Domestic violence is encountered by disabled women more frequently than n-disabled women, yet disabled women are less likely to receive appropriate services, and there has been little research on their experiences and how this problem can be addressed. This book, drawing on the first UK national study of disabled women who have suffered domestic violence, highlights the experiences of these women, the nature of the violence perpetrated against them, and the seriousness and range of its impacts. The book draws attention to the gaps in services for disabled women and discusses how professional responses should be developed and improved, pointing to current examples of good practice. It includes first-hand accounts from disabled women and includes contributions from leading disabled women activists. This book will be important reading for students, practitioners, policymakers and academics in the fields of disability and domestic violence.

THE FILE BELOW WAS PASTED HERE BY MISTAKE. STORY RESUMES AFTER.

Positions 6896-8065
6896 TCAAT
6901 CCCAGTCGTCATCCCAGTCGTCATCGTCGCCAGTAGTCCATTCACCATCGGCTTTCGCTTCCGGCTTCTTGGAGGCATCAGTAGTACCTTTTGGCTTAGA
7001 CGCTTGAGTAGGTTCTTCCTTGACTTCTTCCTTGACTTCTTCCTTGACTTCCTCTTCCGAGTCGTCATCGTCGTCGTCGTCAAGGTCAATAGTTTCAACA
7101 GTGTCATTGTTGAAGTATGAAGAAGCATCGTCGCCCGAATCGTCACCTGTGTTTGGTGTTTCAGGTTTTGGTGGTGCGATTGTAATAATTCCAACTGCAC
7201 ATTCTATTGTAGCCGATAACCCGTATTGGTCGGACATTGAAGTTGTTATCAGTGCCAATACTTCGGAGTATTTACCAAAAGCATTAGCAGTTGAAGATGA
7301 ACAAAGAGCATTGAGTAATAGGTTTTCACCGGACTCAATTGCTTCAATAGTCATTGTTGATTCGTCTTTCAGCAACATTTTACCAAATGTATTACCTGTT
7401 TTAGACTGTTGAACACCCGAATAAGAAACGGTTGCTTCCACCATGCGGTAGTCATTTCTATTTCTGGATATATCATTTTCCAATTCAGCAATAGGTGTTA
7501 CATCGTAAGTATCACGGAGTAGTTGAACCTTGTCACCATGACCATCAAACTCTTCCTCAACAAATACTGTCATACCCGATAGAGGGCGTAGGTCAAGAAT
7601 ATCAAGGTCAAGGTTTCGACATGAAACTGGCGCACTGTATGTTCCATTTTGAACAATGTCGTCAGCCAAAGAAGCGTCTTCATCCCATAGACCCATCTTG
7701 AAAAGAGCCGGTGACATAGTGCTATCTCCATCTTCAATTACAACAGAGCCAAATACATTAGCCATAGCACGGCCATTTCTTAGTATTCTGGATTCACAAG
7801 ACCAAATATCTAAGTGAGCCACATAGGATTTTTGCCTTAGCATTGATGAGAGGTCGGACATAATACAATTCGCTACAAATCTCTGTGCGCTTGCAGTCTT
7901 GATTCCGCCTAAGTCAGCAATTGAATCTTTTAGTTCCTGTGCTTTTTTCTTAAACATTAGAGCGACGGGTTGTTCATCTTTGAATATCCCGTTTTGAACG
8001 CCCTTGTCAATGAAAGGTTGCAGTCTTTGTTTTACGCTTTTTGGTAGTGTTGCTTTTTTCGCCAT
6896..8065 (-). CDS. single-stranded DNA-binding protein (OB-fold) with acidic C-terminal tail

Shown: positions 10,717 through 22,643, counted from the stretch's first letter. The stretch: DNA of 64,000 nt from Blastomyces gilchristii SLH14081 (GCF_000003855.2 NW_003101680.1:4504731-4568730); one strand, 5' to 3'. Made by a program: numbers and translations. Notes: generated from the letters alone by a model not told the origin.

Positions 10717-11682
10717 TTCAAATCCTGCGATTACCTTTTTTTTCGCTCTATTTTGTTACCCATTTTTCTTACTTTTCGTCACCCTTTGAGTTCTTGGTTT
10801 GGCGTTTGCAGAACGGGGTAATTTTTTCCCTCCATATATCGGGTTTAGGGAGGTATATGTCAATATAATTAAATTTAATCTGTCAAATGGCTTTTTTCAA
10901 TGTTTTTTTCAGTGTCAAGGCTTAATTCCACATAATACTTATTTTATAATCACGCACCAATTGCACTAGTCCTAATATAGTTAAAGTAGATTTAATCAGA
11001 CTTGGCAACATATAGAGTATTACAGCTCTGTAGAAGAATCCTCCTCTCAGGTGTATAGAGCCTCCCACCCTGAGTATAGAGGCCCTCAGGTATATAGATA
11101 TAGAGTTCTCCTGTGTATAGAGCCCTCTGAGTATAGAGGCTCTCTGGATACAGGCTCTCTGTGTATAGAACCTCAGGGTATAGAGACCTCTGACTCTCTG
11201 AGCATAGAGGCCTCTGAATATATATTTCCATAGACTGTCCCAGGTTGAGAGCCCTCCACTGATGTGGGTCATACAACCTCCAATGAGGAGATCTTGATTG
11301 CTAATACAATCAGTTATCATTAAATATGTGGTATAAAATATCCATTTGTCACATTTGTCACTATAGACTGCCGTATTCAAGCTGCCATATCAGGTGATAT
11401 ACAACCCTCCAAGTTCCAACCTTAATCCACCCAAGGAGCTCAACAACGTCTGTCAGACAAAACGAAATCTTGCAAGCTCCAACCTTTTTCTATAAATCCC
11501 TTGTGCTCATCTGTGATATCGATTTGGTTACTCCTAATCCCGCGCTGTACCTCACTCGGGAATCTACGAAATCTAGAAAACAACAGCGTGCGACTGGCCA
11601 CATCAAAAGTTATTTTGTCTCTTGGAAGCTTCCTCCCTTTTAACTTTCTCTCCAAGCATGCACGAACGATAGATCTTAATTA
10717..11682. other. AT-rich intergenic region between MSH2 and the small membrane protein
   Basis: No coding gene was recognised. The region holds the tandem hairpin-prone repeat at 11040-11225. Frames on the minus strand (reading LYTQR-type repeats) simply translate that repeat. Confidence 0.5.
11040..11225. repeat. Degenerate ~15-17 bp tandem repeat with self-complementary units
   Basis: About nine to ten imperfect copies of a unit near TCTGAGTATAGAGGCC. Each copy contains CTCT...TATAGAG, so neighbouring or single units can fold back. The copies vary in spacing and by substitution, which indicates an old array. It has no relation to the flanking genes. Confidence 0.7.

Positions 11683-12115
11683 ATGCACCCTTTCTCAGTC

Ravi K. Thiara is Principal Research Fellow, University of Warwick, UK. She has conducted extensive research in the UK and elsewhere and written widely on violence against women. Gill Hague is Professor of Violence Against Women Studies, University of Bristol, UK, and a founder member of the Centre for Gender and Violence Research, University of Bristol. She has conducted key research nationally and internationally, and has worked on gender violence for nearly 40 years, publishing extensively in the field. Ruth Bashall is a prominent activist and consultant on disability issues and continues to be involved in organisations of disabled people. Brenda Ellis is a long standing campaigner for disabled women's rights and issues including domestic violence. Audrey Mullender is Principal of Ruskin College, Oxford, UK. Her distinguished research career has focused on domestic violence, post-adoption issues for birth relatives and groupwork theory.
Audrey Mullender, Brenda Ellis, Gill Hague, Ravi K. Thiara, Ruth Bashall